Public policing demands a new model

Home Focus Public policing demands a new model

Police officers are piled at police stations around the country. They have no vehicles and each time a crime or incident is reported, the response time is minimum one hour. 

The converse is that crime is rampant under the nose of police. In rural areas and in the commercial farming areas the situation is reaching prohibitive proportions.  Criminals drove into my neighbour’s farm, made a makeshift kraal, brought in the cattle and loaded what they wanted. On my farm, they walked over to my outpost, dismantled my six solar panels, took one of my loose fodder troughs and walked a distance with it before they realised it was too heavy and, left it there. 
By the nature of cases and incidents being reported on social media, the situation is just unbearable.

Public policing has been a challenge ever since independence and problems are not subsiding, as also exacerbated by declining economics, unemployment and perhaps uncontrollable urbanisation. 

But the truth is that our state addresses the problem of public policing with solutions of the first world. If we discount urbanisation, which by its very nature distorts the population configuration, at least 80 percent of our population is rural and survives off the land.

Granted that if you travel out of the established metropolis of Windhoek, other cities have expanded as a result of make-shift population growth points that just spring up all over the place, and makes it difficult even for village/town/city principals to contemplate appropriate habitation planning and management. 

The converse is true, namely that at least 80 percent of the national police force is deployed in cities and towns.
The regular configuration of our contemporary Namibia demands that our policing are modeled differently from the past. Whereas in the past a police station was sufficient for where people could go to report a crime or an infringement, today crime is rampant and there should be no place for the police force at police stations.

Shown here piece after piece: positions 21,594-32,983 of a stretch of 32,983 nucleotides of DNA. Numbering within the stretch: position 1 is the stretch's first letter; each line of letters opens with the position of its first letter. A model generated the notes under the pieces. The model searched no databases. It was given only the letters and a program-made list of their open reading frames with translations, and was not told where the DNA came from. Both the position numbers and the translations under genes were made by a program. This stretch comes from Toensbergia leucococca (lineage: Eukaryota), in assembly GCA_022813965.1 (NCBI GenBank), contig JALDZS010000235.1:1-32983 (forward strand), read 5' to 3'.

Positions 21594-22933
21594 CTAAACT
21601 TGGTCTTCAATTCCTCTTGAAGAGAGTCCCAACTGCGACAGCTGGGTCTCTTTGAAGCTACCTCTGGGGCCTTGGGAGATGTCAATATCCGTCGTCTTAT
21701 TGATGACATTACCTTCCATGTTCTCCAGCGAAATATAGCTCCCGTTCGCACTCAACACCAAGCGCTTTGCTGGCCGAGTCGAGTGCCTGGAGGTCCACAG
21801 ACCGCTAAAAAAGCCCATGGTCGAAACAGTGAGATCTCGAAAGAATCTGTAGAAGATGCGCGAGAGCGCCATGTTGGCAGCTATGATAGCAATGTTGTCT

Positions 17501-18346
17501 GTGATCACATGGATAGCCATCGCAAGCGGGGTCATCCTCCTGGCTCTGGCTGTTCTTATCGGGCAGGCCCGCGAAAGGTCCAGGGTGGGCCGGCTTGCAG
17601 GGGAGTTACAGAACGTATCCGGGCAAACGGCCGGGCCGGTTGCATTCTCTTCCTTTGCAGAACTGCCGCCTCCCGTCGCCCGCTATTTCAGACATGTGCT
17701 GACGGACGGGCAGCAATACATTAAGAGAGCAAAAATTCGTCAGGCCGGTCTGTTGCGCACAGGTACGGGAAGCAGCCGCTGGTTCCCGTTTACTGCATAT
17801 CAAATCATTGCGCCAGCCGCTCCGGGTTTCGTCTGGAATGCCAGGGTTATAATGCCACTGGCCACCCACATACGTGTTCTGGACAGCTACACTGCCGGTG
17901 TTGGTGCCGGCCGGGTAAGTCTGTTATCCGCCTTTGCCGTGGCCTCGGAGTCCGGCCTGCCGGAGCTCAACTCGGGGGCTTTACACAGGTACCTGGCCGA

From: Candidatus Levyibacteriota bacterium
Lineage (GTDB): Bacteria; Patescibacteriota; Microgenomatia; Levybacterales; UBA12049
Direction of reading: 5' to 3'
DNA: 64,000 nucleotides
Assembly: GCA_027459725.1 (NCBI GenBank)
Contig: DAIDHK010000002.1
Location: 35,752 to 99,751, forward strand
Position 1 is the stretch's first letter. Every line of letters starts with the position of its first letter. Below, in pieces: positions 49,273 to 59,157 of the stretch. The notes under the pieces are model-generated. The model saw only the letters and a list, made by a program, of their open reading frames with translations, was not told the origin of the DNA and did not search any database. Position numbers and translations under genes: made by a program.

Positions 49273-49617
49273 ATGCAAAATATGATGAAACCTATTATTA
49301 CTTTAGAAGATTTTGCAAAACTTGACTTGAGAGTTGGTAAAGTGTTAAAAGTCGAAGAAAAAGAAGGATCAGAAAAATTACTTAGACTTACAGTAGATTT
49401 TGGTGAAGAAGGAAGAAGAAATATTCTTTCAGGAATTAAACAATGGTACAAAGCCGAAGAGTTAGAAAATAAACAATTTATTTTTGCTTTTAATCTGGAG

The state and municipal authorities must create police cubicles on street corners manned by police officers in turns, and police officers must patrol the streets 24/7. Today it is difficult for an ordinary old man like me, to walk the streets of Katutura at will without watching your back. And if you plan on a morning stroll around your neighborhood, you need a companion because, anyone can run you over and there goes your wallet and cellphone. This situation is fuelled by the absence of police officers from the streets, who fill police stations and for the most part of the day, they are playing cards because they do not even have cars to patrol or to respond to an urgent life threatening situation.

A few years back Windhoek introduced City Police. Initially it looked promising, but today you cannot tell the difference between the quality of work by City Police and Nampol: All have become as lethargic as the Private security guards, to whom most of the business enterprises and governance institutions are beholden out of despair, in the absence of effective national policing.

When we observe the rural and farming areas we find that their needs with regard to public policing are much different. With the exception of sporadic killings on farmsteads, most of the crime is theft of animals. Syndicates steal cattle and goat stocks on a large scale, and farmers are at pains to find a working formula. When cattle stocks are stolen and loaded away, it becomes difficult to trace because they travel distances away. Or sold on organized permits. When some old lady’s goat is stolen and they are able to find traces, they cannot track to the homestead of the would be thieves out of fear of what could happen to them and police would not be reliable because either police have no vehicles or the only vehicle has taken prisoners from the Plessis Plaas prison to court in Gobabis.  It is a sad case.

We need a different model of policing. In cities we need to develop the cubicle model at street corners where police reports and go out to patrol the streets on foot or on bicycles. In the rural areas we need to consider policing by mounted police. It is not a tenable proposition for one police vehicle to be assigned to an area with the radius of 100 kilometers and still provide effective service, while it has to travel to the city intermittently. We must develop a policing system where police recruits are required to have horse-riding skills or ready to be skilled. This will also create an added incentive for the police establishment to recruit police officers from rural areas where they will find people with such skills, instead of transferring officers from far off areas whose orientation is to provide policing in cities, thus attempting to provide rural policing with city management systems.

The alternative to dealing with these challenges is for communities if they feel left to their devices, to create their own vigilante groups, which in themselves can be unpredictable in many ways. For they can degenerate into serious community policing structures that can even be pitted against police, as we know it today. Remember Epango of Omaheke, a good 28 years back. These were the strong men of Omaheke and during their reign, theft in Omaheke was under control. Then skirmishes ensued with ordinary police and the traditional leaders felt that Epango must be suspended in the national interest.